Mahone early recognized that the Readjusters needed African American votes to ensure success. Following emancipation in 1865, black Virginians enthusiastically embraced their newly guaranteed political rights including voting. Indeed, despite increasing impediments after 1886, most black men exercised their right to the franchise until 1900.3Mahone and his lieutenants reached out to black leaders, then largely Republican, assuring them that their concerns would be addressed, and they would share in any patronage within his gift.4 Mahone’s outreach was partly personal; he believed blacks were entitled to both their civil rights and a voice in government. He also understood that with the white vote split between Conservatives and Readjusters, the black vote was crucial to the new party.

In February 1879, the Readjusters held their “People’s Convention” at Mozart Hall in Richmond, effectively announcing the birth of a new political party in Virginia. Most of the delegates had been liberal Conservatives, but there were many Republicans, and some Greenbackers, another protest party supported by debtors. The convention was conspicuously bi-racial with black delegates attending “in response to the call which convened the people of Virginia without distinction of color.”5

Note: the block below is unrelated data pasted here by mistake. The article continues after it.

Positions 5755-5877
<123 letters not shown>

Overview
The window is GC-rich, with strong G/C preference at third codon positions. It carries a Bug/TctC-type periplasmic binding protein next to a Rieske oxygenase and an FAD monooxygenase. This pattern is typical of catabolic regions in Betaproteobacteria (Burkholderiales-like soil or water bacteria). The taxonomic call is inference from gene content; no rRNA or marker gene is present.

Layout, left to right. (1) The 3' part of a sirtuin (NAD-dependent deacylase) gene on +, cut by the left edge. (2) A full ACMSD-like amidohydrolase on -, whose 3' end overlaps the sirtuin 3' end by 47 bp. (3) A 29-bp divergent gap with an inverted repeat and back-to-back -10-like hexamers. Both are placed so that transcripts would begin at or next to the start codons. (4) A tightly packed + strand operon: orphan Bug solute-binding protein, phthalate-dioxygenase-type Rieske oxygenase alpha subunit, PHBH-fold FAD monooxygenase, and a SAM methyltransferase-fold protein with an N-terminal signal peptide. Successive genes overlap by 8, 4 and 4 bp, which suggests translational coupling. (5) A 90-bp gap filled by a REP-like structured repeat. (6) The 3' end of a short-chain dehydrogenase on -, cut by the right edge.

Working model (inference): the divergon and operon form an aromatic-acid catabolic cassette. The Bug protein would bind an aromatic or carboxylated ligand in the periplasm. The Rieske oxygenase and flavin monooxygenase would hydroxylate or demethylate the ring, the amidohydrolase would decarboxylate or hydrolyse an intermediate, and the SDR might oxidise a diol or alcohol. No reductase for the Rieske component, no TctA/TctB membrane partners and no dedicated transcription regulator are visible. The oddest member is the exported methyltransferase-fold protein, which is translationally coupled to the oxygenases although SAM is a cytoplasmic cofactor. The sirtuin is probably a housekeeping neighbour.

The ensuing campaign season was heated and sometimes raucous. Throughout the spring primaries, the Readjusters created strong local organizations, the effectiveness of which stunned the Conservatives. Public meetings and debates were marked by name-calling and resorts to class antagonisms. Heckling and fist fights broke out, and reports circulated that dueling, thought to be extinct, was making a comeback among the more hot-headed members of each side.6

Already strong in the southern and southwestern parts of the state populated largely by less affluent whites with a traditional sense of grievance toward the Tidewater elites, the Readjusters pursued the black vote. Rebuffing Bourbon criticism of the black presence in their ranks, the Readjusters declared they preferred the “honest Negro” to “Bourbon Republicans.”7

The election was a blow-out for the Readjusters, a feat they repeated two years later. The new movement took both chambers of the Virginia legislature and the governor’s chair. As expected, the Readjusters performed strongest among whites and former Conservatives in the southwest and Shenandoah Valley, while scoring heavily among blacks and Republicans in the Tidewater and Southside.8 In any event, the election signaled the beginning of a Readjuster ascendancy which lasted until 1885, and with it the dominance of William Mahone who was elected to the United States Senate in 1881.